South Africa’s restaurant industry has written another open letter to the president: here’s what it says

The sit-down restaurant industry is in crisis following the government’s decision to ban the sale and distribution of alcohol in South Africa for a second time, something it says already has, and will continue to destroy businesses and jobs.

Grace Harding, spokesperson for lobby group, The Restaurant Collective (R|C), has penned an open letter to president Cyril Ramaphosa, in which she outlines a ‘blueprint for recovery’ in the face of an epidemic that has decimated the industry locally in recent weeks.

Restaurant Collective’s 12 members – which include Tashas, Signature Restaurants, Sakhumzi restaurant of Soweto’s Vilakazi Street, Piza e Vino, Ocean Basket and Doppio Zero – have a combined 512 sit-down restaurants around the country.

This is what the letter said:

Dear Mr President,

Just one year ago, the food and beverages industry contributed R6-billion monthly to the SA economy* and employed more than 500 000 people. The majority of these businesses are SMMEs – small entrepreneurial successes.

Fast forward 12 months and it is unlikely any of these businesses will make a profit. At least 70% have had to retrench employees to save costs and 40% have not received any form of government loan or support. (Fitch SA Consumer & Retail Report Q3 2020)

Sit-down restaurants are limping

Since opening on June 29th, most are trading below 50% of usual turnover.  This loss of cash-flow has depleted businesses and individuals of any reserves and timing is now critical. Without immediate action, these losses are likely to be permanent.

There are many contributing factors:

  • No alcohol sales
  • Curfew of 21h00
  • Customers uncomfortable eating out
  • Customers have lost their jobs – the dire economic state of our country is going to have the biggest impact on our industry
  • Implementation of lock down regulations (reduced capacity due to social distancing regulation requirements)

Roadmap to Recovery

The R|C is presenting a blueprint for its own recovery, but we need the ear and the support of the relevant government departments (including the Departments of Small Business Development and Tourism) to make this a reality. We need less experienced restaurant owners to be mentored by more experienced owners.  We need to set up a task group of diverse skills – both private and public.

As we begin this journey, the immediate support we need is:

  • Speed up and resolve the delays in UIF and TERS pay-outs – thousands of employees are not yet back at work as restaurant owners cannot afford full staff complements;
  • Allow restricted alcohol sales for licensed sit-down restaurants;
  • Amend the current curfew time to 22h00;
  • Reduce VAT by 5% – and keep it that way until June 2021;
  • Introduce tax incentives for SMMEs that are able to grow employment;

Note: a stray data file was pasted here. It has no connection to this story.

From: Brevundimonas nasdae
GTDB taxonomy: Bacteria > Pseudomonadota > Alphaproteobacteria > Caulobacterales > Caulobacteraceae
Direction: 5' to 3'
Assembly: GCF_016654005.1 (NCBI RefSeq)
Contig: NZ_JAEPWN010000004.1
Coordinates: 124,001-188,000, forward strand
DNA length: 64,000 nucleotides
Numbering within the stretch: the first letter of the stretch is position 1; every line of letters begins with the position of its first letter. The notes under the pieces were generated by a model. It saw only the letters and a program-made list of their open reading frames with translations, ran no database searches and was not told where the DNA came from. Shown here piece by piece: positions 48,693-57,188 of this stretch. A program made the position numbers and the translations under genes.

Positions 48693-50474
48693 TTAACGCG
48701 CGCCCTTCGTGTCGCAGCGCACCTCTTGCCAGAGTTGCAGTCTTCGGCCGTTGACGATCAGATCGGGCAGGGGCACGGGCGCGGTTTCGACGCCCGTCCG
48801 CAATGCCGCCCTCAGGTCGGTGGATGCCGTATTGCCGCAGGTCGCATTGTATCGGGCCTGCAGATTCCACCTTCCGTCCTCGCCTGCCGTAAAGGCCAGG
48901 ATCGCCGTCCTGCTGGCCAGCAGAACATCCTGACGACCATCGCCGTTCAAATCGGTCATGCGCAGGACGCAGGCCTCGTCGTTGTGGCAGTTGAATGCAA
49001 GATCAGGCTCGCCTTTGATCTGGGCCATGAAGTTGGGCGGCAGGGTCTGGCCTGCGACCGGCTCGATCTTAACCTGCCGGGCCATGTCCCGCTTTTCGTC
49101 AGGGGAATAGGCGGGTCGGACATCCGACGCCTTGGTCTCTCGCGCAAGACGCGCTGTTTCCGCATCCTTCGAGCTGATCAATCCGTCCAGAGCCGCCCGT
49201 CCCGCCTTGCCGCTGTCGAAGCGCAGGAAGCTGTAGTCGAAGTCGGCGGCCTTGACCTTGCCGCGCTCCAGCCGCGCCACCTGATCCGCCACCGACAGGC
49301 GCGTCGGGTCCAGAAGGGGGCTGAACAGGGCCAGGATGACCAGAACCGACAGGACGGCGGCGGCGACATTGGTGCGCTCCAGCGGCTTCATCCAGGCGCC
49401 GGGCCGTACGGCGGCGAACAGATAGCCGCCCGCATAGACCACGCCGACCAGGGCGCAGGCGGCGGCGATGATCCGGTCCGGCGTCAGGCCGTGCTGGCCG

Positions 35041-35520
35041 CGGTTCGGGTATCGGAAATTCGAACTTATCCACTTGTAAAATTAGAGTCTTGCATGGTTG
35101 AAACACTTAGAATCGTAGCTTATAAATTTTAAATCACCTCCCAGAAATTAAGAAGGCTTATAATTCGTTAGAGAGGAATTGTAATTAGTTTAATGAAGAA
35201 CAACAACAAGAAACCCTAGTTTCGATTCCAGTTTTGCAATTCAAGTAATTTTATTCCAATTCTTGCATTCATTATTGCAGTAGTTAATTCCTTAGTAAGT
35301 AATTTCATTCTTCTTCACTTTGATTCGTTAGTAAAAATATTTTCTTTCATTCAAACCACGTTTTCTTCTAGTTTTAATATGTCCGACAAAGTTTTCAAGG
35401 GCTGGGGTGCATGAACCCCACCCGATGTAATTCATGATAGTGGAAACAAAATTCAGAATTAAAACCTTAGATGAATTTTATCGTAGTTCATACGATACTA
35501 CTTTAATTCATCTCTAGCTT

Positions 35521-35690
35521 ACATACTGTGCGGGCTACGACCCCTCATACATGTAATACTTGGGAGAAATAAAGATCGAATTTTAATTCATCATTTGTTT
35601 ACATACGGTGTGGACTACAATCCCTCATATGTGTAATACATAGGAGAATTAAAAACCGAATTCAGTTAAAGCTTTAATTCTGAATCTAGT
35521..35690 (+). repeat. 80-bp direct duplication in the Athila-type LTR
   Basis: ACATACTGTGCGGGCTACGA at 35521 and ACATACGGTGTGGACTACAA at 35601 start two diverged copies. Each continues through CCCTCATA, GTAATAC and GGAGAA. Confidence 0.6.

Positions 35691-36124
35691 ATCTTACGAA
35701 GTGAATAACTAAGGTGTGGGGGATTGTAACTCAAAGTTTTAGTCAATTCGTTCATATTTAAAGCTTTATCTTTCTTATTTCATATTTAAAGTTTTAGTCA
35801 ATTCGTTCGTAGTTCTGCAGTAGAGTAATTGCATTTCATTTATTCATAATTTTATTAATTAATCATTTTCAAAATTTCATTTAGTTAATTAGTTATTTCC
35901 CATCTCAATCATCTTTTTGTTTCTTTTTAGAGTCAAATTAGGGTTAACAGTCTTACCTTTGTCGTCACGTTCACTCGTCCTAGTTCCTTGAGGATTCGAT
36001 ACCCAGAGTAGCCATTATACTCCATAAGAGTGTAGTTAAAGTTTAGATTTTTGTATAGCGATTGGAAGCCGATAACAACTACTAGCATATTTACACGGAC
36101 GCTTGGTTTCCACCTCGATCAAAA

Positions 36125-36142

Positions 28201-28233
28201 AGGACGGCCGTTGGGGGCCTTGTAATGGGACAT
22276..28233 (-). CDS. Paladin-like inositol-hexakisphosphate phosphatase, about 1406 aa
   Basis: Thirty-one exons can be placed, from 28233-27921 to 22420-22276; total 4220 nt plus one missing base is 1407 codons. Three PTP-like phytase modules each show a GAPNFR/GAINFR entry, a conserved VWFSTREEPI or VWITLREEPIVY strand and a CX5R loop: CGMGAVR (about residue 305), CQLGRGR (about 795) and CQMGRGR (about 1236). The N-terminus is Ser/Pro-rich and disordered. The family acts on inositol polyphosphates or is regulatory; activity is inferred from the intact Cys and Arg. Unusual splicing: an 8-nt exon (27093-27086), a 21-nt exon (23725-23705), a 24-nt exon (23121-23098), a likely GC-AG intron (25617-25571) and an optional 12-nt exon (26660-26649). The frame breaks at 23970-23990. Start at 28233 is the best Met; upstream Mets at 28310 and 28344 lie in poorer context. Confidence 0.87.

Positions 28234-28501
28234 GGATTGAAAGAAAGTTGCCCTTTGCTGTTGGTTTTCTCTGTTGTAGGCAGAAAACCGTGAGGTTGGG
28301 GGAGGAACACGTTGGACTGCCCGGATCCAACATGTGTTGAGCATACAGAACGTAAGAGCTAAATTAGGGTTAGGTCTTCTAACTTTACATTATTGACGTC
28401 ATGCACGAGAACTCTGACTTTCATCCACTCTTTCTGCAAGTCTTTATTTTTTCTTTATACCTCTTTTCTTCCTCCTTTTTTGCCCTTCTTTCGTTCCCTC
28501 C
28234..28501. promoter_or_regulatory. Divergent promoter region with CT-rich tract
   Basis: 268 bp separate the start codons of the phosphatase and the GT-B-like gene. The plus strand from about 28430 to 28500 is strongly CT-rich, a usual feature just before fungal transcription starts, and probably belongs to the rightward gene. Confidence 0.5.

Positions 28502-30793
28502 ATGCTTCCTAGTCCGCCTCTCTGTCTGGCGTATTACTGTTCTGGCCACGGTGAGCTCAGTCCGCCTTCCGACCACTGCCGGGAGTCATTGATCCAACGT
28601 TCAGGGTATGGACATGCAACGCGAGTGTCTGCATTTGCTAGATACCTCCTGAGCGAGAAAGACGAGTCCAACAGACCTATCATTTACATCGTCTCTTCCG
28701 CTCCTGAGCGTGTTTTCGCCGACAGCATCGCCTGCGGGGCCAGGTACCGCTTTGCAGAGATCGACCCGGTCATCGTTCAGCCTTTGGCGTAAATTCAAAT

• Work with banks to reduce credit card and cash deposit fees for one year;
  • Reduce rates and utilities costs charged by landlords  by 50% for one year;
  • Impose on utility providers not to demand payments while restaurants were/are unable to trade;
  • Continue PAYE deferments and provide an incentives claim system to aid the long-term ability of entrepreneurs to employ people without shouldering tax burdens;
  • Collaborate with key financial institutions to to tailor products to those industries hardest hit by Covid-19; and
  • Create qualifying criteria for these relief benefits and develop online applications where an automated scorecard can assist with the allocation of funds.

The Domino Effect

There is a domino effect – as SA business leader Vusi Thembekwayo has explained – and the impact of restaurants closing down includes:

  • Greater demand on government for UIF grants;
  • Reduced taxes;
  • Taxi business is impacted due to reduced number of commuters; this in turn causes an increase in taxi fares for others;
  • SMMEs who support restaurants (bakers, farmers, small wholesalers, bookkeepers) lose income;
  • Retailers suffer;
  • More stores close down;
  • Landlords find themselves with empty properties;
  • Many centers are owned by pension funds which exacerbates the reliance on government pension contributions; and
  • Crime increases.

Of the estimated 15,000 sit-down restaurants in South Africa (Euromonitor 2017), only 1,500 are part of a franchise group; the majority are entrepreneurs navigating this devastating crisis alone.

Based on ruinous revenue losses related to government-ordered closures, economic realities, and projections, the sit-down restaurant industry’s survival is dependent on a targeted collaborative response.  An unprecedented crisis of this scale requires that we work together.

Read: South African alcohol producers ask for tax relief and alternatives to sales ban



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South Africa’s restaurant industry has written another open letter to the president: here’s what it says